The workings of our brain are still a mystery, to a great extent. Three-dimensional pieces of brain tissue on a chip could make research into brain diseases such as Alzheimer’s, Parkinson’s and epilepsy much simpler.
That is why micro technologist Regina Luttge is working on special microbioreactors for brain cells, as platforms for a ‘brain-on-a-chip’. Recently she has been awarded a European Proof of Concept Grant in order to elaborate one of her findings further.
That the European Research Council (ERC) has awarded her a Proof of Concept Grant amounting to €150,000, Regina Luttge, Associate Professor in the Microsystems (Mechanical Engineering) group, regards first and foremost as a recognition of the results she has achieved in the past four years. A Starting Grant which she received in 2011 from the same European science funder has enabled her to search for ways of culturing pieces of brain tissue in an artificial environment (in vitro) in three dimensions. That would signify a breakthrough, she explains.
“Neuroscientists working with in vitro models at present still have to make do with cell cultures in petri dishes. Those are actually two-dimensional systems, with a thickness of at most a few cell layers.” They cannot grow any higher, as the bottommost cell layers remain devoid of the nutrition that is added at the top of the dish. Real brains in fact have a complex three-dimensional structure; which is precisely why a flat section of brain tissue in a dish can hardly be said to be an optimal model system of our brain.
Luttge, who has vast experience in making so-called microfluidic systems – in which fluids are led through microscopic channels-, realized that these channels are about the same size as the capillaries through which oxygen and nutrients are transported to the cells in our organs. She decided to try and construct a kind of microfluidic platform in which cells can grow into genuine three-dimensional pieces of tissue.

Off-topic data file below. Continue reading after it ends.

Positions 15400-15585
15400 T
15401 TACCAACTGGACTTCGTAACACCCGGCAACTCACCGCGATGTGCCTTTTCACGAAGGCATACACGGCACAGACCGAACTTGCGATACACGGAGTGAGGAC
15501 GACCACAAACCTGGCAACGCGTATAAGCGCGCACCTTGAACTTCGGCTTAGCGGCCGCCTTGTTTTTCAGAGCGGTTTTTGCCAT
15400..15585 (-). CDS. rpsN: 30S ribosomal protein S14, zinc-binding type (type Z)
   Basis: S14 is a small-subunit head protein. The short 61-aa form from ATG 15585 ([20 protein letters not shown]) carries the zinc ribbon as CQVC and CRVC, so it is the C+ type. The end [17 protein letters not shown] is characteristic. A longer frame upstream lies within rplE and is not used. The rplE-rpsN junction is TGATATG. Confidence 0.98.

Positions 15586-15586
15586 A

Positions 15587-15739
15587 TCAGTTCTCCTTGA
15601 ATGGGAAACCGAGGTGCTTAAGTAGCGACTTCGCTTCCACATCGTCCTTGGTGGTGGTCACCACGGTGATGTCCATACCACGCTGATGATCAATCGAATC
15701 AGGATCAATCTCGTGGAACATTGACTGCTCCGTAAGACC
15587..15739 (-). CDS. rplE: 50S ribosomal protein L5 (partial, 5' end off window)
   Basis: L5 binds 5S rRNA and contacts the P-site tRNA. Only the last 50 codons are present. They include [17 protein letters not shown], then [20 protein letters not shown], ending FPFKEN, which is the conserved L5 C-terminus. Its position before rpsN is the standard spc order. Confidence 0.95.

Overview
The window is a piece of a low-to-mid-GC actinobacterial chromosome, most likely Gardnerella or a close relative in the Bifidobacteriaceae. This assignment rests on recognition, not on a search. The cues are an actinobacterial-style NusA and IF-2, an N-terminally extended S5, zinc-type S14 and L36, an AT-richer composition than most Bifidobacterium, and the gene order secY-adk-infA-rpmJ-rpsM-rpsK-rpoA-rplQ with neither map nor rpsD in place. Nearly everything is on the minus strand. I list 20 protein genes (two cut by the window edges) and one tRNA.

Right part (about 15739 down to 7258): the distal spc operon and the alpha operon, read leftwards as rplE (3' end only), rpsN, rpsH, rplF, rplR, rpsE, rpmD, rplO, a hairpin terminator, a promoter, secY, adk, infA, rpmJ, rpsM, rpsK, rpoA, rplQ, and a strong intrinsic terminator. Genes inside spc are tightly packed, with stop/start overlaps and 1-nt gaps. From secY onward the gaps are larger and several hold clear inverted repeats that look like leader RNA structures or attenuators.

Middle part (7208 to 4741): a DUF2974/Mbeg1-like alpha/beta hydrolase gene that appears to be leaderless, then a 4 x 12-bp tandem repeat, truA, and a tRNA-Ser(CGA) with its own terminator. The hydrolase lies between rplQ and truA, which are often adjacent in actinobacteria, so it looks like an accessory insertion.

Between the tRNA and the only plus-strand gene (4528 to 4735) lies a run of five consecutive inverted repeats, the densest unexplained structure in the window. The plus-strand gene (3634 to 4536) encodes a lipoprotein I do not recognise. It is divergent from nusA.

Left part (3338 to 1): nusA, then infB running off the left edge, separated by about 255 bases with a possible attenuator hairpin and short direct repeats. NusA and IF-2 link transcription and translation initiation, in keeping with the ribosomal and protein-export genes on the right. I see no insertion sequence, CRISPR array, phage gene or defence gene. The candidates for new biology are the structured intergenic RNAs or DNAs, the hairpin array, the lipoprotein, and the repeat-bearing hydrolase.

She designed a cylindrical microbioreactor, with a diameter and height of several millimeters, in which the cells are fed via a microchannel along the circumference of the cylinder. Via a special membrane the channel is connected with a gelatinous substance inside the cylinder – the so-called scaffold -, in which the brain cells can grow. In this way even the innermost cells, located in the center of the cylinder, are still close enough to the nutrition to survive; in a cylinder with a greater diameter you would also need to create microchannels in the scaffold itself.
In order to be able to measure the electric activity of the brain cells, Luttge and her team manufactured a silicon plate provided with minuscule pores, evenly distributed across the surface. “The pores are in the form of an inverted pyramid”, the German scientist explains. “They form a kind of sieve with pits that have exactly the right size to catch a single brain cell per pit.” The brain cells nestle in the pits and feel very comfortable there, it appears.
“The cells in our pits stay alive for more than a week; they retain their natural, three-dimensional shape and develop protuberances by means of which they try to make contact with cells in neighboring pits.”
By putting electrodes into the pits it becomes possible to measure the electric activity of these ‘healthy’ cells, says Luttge. “Moreover, by sending electric signals to the cells, it becomes possible in principle to disturb the system in a quite controlled manner, and subsequently you can see how the tissue reacts to that.”
Article by Tom Jeltes, Cursor, TU/e’s English News